search  current discussion  categories  glazes - ash 

ash glazes/ashpots

updated wed 29 oct 03


Craig Martell on sun 26 oct 03

mel asked:
>could we start a discussion on the merits
>of various ash used for glaze.


The uses and ways to use woodash are as varied as the analyses for wood
ashes in general. That's the great thing about woodash. You can have a
visual dialog using the stuff and articulate things by the way you
understand the many uses and approaches for a material that can give you a
very personal take on glazing in general. Hope that made some sense.

I use a lot of blended ash from the woodstove in my shop. I burn a lot of
oak, maple, fir, and alder. I take it out of the stove and wash it three
times over a period of about 3 weeks, dry it out, sieve it, and make
glazes. Yes, I test it first. If I'm burning a lot of the same types of
wood, I blend the ash through the winter and then test it and make glaze
adjustments if needed.

If I have a lot of a certain kind of wood, I might burn that stuff as solo
as I can and keep the ash pretty pure. I had about 3 cords of black walnut
one winter and got some very nice fine ash from that. It made really nice
celadon ash glazes. These were runners and the rivulets were a nice
green. So, after testing that stuff, I set it aside and didn't do any
blending. I liked what it did and had enough to last a long time. I
heading out next weekend to do a workshop and they want me to mix glazes
and do some glazing so I'm taking some of the black walnut ash for that
gig. We'll see how it goes.

I had some trees come down in the orchard last winter and they were all
cherry trees. Royal Anne, Bing, and another dark cherry. They were very
old, large trees that were at the end of their time. I burned them without
using a lot of hardwood or any other species and blended all the cherry
ash. I have about 30 lbs of that set aside for glazes. The fruitwoods can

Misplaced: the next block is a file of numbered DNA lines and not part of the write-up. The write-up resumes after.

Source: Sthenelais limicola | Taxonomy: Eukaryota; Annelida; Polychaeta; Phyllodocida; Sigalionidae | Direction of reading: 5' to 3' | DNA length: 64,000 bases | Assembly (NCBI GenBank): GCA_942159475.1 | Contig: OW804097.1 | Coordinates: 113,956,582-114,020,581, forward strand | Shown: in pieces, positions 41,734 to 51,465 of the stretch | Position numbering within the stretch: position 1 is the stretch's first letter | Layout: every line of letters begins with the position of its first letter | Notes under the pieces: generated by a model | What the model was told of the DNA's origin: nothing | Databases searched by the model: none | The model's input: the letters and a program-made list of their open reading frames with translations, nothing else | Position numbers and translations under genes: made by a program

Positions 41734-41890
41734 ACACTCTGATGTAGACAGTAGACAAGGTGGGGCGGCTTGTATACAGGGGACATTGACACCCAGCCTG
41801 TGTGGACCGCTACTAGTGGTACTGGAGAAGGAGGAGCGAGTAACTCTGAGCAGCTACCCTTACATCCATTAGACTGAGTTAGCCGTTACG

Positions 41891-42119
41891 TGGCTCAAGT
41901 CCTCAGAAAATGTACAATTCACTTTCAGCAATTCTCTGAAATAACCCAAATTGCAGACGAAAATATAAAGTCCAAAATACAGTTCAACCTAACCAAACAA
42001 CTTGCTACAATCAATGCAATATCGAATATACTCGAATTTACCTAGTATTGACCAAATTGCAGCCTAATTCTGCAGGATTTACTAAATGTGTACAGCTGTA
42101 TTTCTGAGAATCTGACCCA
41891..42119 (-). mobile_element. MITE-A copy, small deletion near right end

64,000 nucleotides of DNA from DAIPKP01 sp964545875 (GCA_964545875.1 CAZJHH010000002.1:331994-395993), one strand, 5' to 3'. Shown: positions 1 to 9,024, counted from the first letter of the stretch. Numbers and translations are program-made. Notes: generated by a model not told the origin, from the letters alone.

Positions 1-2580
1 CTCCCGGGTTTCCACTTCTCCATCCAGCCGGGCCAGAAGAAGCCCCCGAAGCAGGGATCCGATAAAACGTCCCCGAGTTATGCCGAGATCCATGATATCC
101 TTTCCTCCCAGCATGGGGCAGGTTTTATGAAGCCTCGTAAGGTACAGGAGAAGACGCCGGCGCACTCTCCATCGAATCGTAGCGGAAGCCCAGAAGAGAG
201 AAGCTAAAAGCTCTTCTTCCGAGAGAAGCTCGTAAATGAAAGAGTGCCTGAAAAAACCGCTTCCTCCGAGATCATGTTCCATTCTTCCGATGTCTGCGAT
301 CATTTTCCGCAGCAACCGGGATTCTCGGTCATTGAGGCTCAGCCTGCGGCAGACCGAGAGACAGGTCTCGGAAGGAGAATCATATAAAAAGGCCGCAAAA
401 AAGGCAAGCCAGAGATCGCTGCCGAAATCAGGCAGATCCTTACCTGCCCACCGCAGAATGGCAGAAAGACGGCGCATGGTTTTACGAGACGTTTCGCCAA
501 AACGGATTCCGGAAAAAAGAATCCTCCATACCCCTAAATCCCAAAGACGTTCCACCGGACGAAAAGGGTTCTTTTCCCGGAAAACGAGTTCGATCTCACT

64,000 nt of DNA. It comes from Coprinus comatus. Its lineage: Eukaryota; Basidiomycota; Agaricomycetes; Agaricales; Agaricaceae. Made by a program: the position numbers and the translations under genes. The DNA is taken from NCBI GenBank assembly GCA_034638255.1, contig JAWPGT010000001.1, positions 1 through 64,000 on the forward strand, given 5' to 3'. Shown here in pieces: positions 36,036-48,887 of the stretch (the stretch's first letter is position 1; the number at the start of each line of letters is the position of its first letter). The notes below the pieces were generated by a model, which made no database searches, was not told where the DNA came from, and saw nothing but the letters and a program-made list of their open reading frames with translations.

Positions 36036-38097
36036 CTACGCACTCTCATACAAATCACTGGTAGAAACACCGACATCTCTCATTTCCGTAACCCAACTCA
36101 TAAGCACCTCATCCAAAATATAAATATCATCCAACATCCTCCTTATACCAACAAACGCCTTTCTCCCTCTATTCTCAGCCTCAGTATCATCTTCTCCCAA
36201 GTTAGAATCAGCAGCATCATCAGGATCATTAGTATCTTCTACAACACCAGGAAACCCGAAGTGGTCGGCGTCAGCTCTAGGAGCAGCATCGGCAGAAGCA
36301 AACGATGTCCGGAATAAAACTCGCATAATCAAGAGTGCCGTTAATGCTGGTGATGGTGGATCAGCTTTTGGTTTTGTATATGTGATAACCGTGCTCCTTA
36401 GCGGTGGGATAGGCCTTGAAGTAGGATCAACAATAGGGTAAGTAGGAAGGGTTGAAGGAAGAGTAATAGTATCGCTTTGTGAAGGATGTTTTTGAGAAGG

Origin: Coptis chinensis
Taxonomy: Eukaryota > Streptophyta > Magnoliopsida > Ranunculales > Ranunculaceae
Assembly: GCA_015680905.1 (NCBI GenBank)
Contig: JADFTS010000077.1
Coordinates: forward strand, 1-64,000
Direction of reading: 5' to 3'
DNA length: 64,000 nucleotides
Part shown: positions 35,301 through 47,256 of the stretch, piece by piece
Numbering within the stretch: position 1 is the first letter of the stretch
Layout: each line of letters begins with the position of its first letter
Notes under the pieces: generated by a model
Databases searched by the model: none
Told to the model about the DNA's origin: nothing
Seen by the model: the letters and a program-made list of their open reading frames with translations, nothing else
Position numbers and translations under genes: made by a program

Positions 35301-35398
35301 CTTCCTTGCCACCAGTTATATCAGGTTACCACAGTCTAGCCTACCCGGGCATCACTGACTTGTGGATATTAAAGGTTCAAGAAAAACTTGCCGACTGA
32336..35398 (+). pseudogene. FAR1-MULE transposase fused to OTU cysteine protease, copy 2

yield ash that has a fair amount of phosphorous and they also flux very
vigorously. These ashes make nice rivulet ash glazes and also some very
nice chuns and nukas. I don't get a huge amount of cherry or apple ash so
these glazes don't last forever but it's better to have some than none at
all. With ash glazes, in general, I don't expect to produce any glaze for
years and years without change or variation. That's the way it is and I'm
comfortable with that.

There's been a lot written about ash glazes. If any of you are interested
in pursuing this path, I'd suggest doing some reading and learning about
ash and how it can be used. Then gather a lot of ash any way you can, test
it, make glazes, see how it goes and keep at it. Any source is worth a
go. That reminds me, I need to go up to the Clubhouse and clean out my
mother in laws woodstove. She's been burning fruitwood and oak.

Like Cap'n Mark, the first ash glazes I did were in the electric kiln at
cone 8 and 10 mainly. You can do some very nice ash glazes in an electric
and I don't think it hurts the elements or refractories one little
bit. Anyway, get on it! I want to see what you cats can pull off.

regards, Craig Martell Hopewell, Oregon

mel jacobson on sun 26 oct 03

could we start a discussion on the merits
of various ash used for glaze.

my take is that a good fire place, with mixed
wood ash is a great source.

i do not see why one would order hard wood ash
from a vendor. it seems foolish.

we have gathered ash from our scrap wood fires
at the farm, from the fire places of friends, and
our wood stove.
it is always a mixture, with the bulk being oak and

it would be nice to hear what real ash glaze folks have to
Minnetonka, Minnesota, U.S.A.
web site:
or try:

=?iso-8859-1?q?Marilu=20Tejero?= on sun 26 oct 03